However, as companies have moved routine work to lower-cost overseas markets, there has been a steady decline in the number of manufacturing jobs in the West. The UN Industrial Development Organization (UNIDO) reckons that, in 1991, 234 million people in developing countries worked in manufacturing. By 2014 the number was 304 million — and there were just 63 million manufacturing jobs in the developed world. But the sixth of the workers in the rich world added two-thirds of the final value.
Official figures probably overstate the decline in manufacturing (partly because some factory jobs have been turned into services) but it seems unlikely that many, if any, of the manufacturing jobs that have moved offshore will return, or that the process of digitization and automation that have replaced other manufacturing jobs, will slow.
Indeed, new techniques like artificial intelligence and machine learning are likely to mean that the next raft of jobs replaced in the developed by machines are white, rather than blue, collar jobs. Even so, most economists and business leaders believe there will still be enough jobs that people can do better than machines.
There are no quick and easy answers to the political, economic and social challenges we face today. “Clearly we are going to need new forms of training and education, and companies can play an important role in that process,” said McDermott. But big challenges also represent big opportunities.
As leaders in the global economy, companies, in partnership with government leaders, academic institutions and citizens themselves, now need to be part of solution. We need to listen to people’s concerns and meet the challenge with empathy and real solutions.
For example, the SAP University Alliances program involves partnering with 3,100 universities in 106 countries. SAP is bringing software into classrooms for 2 million students annually, creating bridges between industry leaders and 8,000 professors.
Similarly, more than 750 young people have “graduated” from the SAP Academy. Young people work alongside SAP executives developing sales skills and design thinking principles for nine months (in sales) or 12 months (pre-sales). Outcomes are impressive: 90% of participants are offered jobs split roughly 50:50 between men and women.
Education and retraining could be one of the keys to minimizing the risk of social disruption. As an Economist article earlier this month noted: “When education fails to keep pace with technology, the result is inequality. Without the skills to stay useful as innovations arrive, workers suffer—and if enough of them fall behind, society starts to fall apart.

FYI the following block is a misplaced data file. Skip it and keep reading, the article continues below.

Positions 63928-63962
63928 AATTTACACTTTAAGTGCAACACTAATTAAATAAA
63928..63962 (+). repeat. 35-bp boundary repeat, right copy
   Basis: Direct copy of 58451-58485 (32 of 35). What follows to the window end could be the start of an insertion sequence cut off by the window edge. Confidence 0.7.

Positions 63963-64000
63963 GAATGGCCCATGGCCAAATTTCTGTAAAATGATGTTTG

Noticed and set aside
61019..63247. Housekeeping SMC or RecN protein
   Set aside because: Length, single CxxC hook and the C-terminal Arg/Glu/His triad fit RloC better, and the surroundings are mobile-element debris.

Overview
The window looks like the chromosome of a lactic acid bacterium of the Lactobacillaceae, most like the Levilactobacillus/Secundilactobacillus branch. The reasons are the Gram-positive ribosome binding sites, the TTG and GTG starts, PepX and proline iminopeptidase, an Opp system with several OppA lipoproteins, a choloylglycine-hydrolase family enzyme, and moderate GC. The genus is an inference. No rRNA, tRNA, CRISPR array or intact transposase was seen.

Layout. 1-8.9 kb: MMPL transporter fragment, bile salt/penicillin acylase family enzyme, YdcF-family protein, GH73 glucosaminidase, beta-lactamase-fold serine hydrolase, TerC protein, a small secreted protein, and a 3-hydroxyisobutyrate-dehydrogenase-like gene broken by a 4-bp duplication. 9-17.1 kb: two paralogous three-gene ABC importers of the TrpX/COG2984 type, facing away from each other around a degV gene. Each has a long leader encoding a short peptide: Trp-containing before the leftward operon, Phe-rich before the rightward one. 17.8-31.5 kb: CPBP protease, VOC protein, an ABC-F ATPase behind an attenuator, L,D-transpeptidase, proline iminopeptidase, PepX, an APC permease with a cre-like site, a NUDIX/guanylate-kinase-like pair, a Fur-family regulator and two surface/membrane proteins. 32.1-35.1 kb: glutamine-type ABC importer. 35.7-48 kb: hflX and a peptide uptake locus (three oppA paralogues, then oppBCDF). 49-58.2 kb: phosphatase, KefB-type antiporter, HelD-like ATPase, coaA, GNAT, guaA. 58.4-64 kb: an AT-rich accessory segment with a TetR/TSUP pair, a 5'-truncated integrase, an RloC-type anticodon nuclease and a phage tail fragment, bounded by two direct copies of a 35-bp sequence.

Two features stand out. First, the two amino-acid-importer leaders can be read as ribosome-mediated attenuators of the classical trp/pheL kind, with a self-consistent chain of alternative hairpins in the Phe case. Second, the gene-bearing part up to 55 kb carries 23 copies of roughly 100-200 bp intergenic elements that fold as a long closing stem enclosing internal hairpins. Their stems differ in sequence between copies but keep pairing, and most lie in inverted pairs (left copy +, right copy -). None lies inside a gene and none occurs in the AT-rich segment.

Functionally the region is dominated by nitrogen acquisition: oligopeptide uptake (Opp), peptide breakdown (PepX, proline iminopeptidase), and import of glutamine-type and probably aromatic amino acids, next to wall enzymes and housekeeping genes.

“That fundamental insight seized reformers in the Industrial Revolution, heralding state-funded universal schooling. Later, automation in factories and offices called forth a surge in college graduates. The combination of education and innovation, spread over decades, led to a remarkable flowering of prosperity.
“Today robotics and artificial intelligence call for another education revolution. This time, however, working lives are so lengthy and so fast-changing that simply cramming more schooling in at the start is not enough. People must also be able to acquire new skills throughout their careers.”
Current employees need help to maintain existing skills or gain new ones while those whose jobs whose jobs are threatened need retraining to ensure they are not left behind. Unfortunately, however, on-the-job training is shrinking. In America and Britain, it has fallen by roughly half in the past two decades.
One possible solution to this dilemma is to harness new forms of education and training, including massive open online courses (MOOCs) like SAP’s cloud-based and free openSAP platform. Last year there were more than 1.6 million course signups, and 450,000 registered users for openSAP and the completion rate was 25-30 percent (compared to the usual four to seven percent.)
Of course, online learning requires some IT literacy, and yet one in four adults in the OECD has no or limited experience of computers underscoring once again the importance of STEM education and of partnerships between public and private sectors to improve children’s basic skills.
But time is running out. Like the stopper on a pressure cooker, elections in a democracy provide a safety mechanism for grievances, real or perceived. While it might be easier to brush aside or ignore the warning signals, the world’s political, economic and corporate leaders gathered in Davos, do so at their peril.